Evangelist Tony Anthony's fall two years ago was as dramatic as his ascent.
His 2004 book Taming the Tiger was the Christian publishing sensation of the decade. It purported to be Anthony's account of his early life and training as a Kung Fu expert, his work as a close protection personal security guard, his criminal activity and conversation to Christianity. The dramatic story of redemption was taken to the heart of evangelical Christians and is said to have sold more than 1.5 million copies in 25 countries (though large numbers were bought by Anthony's own ministry to be distributed during his campaigns).
However, the book was investigated by an independent Evangelical Alliance-appointed panel in 2013, and found to be largely fictional. Anthony's credibility was destroyed.
Investigators found that large parts of the book never happened. Anthony wasn't a kung fu champion. Descriptions of Kung Fu techniques appeared to be copied from a website. Despite his claims to have grown up partially in China, he couldn't recognise Chinese script. His claims to have worked for a senior Saudi diplomat didn't stack up and neither did his accounts of hazardous close-protection security work.
But now he's back – and so is Taming the Tiger. Anthony has continued an evangelistic ministry with speaking engagements in the UK and abroad, and his book has just been republished.
So how has a book of which an independent panel said that "large sections" were untrue come to be been reissued as fact, and has anything changed?
The investigation arose after one of the directors of Anthony's evangelistic organisation, Avanti Ministries, resigned from his position when his attempts to get proof of the book's claims failed, subsequently forming an investigative group – the "Research Group" – with others who had similar concerns. They presented their findings to the Evangelical Alliance, which asked three senior members of its council to launch an independent investigation with the agreement of Avanti.
In a joint press release with Avanti in July 2013, the EA said that "large sections of the book Taming the Tiger, and associated materials, which claim to tell the true story of Tony Anthony's life, do not do so".
The two organisations said: "Both the Evangelical Alliance and Avanti Ministries take serious note of the findings of the report and as a result Avanti has concluded that it is not appropriate to continue to support Taming the Tiger."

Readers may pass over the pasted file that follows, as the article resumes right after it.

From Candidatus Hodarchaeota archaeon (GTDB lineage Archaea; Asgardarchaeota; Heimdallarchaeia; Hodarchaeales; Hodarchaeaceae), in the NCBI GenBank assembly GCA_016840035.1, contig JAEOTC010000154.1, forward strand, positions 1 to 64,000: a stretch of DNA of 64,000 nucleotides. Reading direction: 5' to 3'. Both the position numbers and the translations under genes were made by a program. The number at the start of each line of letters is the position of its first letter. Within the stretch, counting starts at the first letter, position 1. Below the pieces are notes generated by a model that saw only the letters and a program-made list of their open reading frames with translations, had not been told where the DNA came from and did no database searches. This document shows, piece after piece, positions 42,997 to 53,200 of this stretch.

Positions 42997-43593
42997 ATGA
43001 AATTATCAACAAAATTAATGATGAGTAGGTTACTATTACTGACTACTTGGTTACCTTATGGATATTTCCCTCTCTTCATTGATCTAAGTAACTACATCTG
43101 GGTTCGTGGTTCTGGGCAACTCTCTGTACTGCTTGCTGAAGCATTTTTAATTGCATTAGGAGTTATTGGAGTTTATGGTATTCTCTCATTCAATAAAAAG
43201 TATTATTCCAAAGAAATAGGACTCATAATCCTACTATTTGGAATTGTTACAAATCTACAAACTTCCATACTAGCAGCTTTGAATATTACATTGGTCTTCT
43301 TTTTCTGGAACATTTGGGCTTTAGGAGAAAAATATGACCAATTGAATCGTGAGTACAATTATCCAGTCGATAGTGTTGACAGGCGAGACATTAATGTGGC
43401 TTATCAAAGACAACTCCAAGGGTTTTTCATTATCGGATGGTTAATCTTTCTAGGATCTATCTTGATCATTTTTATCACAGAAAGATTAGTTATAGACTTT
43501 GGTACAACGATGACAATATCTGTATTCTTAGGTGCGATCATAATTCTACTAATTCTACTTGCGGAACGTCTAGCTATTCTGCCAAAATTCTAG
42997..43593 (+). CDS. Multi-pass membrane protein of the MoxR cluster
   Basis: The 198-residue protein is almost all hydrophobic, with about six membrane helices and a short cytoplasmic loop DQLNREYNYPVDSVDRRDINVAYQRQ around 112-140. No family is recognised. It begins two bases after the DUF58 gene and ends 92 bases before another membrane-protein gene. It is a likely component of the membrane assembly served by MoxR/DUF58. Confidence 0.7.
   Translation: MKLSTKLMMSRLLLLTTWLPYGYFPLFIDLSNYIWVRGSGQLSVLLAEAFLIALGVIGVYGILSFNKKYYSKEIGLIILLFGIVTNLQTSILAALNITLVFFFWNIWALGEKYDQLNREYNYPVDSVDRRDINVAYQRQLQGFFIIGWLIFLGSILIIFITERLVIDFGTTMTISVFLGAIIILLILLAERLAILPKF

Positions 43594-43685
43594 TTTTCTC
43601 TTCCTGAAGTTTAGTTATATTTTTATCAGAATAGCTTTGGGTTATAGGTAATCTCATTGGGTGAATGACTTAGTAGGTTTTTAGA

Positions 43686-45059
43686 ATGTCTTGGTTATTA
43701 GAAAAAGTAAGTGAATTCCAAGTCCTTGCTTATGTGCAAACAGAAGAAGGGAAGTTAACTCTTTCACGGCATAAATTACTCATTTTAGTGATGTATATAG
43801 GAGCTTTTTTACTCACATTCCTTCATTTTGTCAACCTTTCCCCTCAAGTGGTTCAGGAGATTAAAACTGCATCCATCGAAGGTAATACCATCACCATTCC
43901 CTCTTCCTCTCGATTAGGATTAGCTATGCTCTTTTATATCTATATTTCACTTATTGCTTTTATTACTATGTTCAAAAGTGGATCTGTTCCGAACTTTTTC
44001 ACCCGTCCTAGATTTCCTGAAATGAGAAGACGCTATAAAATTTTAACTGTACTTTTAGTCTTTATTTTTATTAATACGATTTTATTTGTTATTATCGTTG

Authentic Media, Anthony's publisher, announced it was withdrawing his materials from sale. However, Avanti Ministries – which subsequently closed – refused to agree to the publication of the report and in spite of its joint statement with the EA, continued to back Anthony, leading the Alliance to terminate Avanti's membership in September 2013. The whole story was written up extensively by Christian journalist Gavin Drake.
Anyone would imagine that this was the end of the story – a troubling tale of an evangelist gone bad, another casualty of spiritual warfare.
It didn't happen that way. Anthony, though bruised from the controversy, continued to affirm the substantial truth of his account and continued his speaking ministry. He attracted supporters who have created websites claiming to answer the charges against him, notably For The Sake Of The Gospel, whose author Ian Bruce is convinced of his truthfulness – and has taken over the former Avanti website – and the anonymous Framing the Tiger. Another website, The Way, ran an article accusing Anthony's critics of mounting a malicious personal vendetta against him.
And now Taming the Tiger has been released again. It has been lightly edited, but remains essentially the same story.
Publisher Richard Roper, whose business partner Jim Penberthy is a trustee of The Way, told Christian Today that he had been unaware of the controversy surrounding the book when it first came to him. He said that the first edition continued various errors, but that many of these were the responsibilities of the editor. More fundamentally, he argued that critics were mistaking the book's character: it was not a sober autobiography. Instead, "Large parts of the book are styled in a manner to present the gospel or to answer potential objections to the gospel. They use Tony's life experiences as background or medium for the message but for the purpose of presenting Christ."
He concluded that there were lots of allegations with little substance to them and that a "new and better" edition was justified.